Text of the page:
While it may be difficult to connect this particular week of tornadoes to climate change, scientists have long been predicting that carbon pollution would cause more frequent and extreme weather events such as intense rainstorms, snowstorms, and heat waves and create conditions that may fuel stronger hurricanes. And we’ve certainly seen all of these things in recent times at levels that seem out of the ordinary.

However, there is still time for us to reduce carbon pollution and, in the process, slow down rising global temperatures that can fuel natural disasters and put people and property at risk. We at the Conservancy are working on this every day.

Sarene Marshall is managing director of The Nature Conservancy’s global climate change program.

Video courtesy of Fox News.

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Comments (8)

  • annonymous

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    it’s called TORNADO valley for a reason. during the tornado season, tornadoes are going to appear during storms. it’s not because of carbon in the atmosphere or pollution on the beaches. it’s always been like this, throughout history. whether we clean the earth or not, things like this are bound to happen. it’s called nature at it’s worst. and, being the nature conservancy, i’d think you would know that.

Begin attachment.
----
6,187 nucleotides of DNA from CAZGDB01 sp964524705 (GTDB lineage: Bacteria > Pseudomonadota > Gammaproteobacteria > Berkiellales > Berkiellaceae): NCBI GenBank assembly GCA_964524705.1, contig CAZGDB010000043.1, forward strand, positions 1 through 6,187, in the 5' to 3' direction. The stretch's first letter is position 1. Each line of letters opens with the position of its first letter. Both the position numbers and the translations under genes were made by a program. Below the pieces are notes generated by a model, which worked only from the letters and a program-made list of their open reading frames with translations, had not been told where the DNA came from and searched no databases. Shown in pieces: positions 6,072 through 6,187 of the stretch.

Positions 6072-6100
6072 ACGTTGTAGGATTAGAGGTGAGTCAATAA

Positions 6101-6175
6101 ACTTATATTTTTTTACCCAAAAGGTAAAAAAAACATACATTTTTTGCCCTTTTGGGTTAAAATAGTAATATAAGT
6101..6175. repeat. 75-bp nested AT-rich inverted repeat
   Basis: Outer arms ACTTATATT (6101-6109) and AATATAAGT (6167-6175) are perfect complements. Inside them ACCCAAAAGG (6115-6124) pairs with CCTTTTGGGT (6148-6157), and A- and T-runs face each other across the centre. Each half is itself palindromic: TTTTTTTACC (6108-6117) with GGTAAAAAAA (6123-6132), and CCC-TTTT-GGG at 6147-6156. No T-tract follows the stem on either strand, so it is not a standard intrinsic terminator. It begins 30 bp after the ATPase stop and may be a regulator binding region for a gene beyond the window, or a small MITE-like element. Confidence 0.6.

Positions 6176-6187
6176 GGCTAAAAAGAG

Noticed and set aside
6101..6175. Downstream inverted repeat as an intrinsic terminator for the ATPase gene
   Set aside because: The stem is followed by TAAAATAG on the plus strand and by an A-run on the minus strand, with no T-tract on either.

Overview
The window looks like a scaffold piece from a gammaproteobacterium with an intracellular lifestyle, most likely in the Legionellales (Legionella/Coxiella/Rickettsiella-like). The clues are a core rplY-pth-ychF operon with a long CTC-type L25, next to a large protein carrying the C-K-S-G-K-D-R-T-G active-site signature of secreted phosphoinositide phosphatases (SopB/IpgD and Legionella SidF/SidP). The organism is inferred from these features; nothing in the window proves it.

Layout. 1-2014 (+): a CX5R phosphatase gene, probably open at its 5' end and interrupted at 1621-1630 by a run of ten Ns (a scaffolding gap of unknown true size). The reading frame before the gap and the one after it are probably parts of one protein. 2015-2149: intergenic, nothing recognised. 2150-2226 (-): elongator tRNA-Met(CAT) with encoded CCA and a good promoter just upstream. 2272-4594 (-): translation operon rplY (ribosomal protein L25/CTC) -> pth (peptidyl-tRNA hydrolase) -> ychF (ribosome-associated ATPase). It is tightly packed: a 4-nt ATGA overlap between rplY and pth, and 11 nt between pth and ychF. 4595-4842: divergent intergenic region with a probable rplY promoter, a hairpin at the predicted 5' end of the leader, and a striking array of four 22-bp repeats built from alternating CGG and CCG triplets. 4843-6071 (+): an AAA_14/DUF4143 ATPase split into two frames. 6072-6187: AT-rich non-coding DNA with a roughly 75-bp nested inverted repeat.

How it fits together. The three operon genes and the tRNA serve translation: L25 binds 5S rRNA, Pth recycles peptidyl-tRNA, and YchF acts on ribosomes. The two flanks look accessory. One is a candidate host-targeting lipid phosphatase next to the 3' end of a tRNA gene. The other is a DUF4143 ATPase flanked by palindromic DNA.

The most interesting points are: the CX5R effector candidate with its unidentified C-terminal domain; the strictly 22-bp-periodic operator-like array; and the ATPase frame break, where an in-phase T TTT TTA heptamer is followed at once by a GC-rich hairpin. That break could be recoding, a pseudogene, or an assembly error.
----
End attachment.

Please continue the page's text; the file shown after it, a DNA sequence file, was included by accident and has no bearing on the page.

Reply

  • Charles

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    Give me a break it has to do with the cooling of
    the Gulf extreme weTher has been around
    for thousands of years ,1930′s, 70′s, ’11 . We also have allot more people scattered around plus in the last 20 years we had an exodus of
    People from the northern States moving south.
    Is it human nature to always put blame for
    Everything that happens , How pathetic.

    Reply

  • Jonathan

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    I like how the short quote with the FEMA chief had nothing to do with the interview they actually had with him. He said nothing about this “just being springtime. In fact, all he said was that we cannot forget that the South sees its own share of strong/severe tornadoes every year.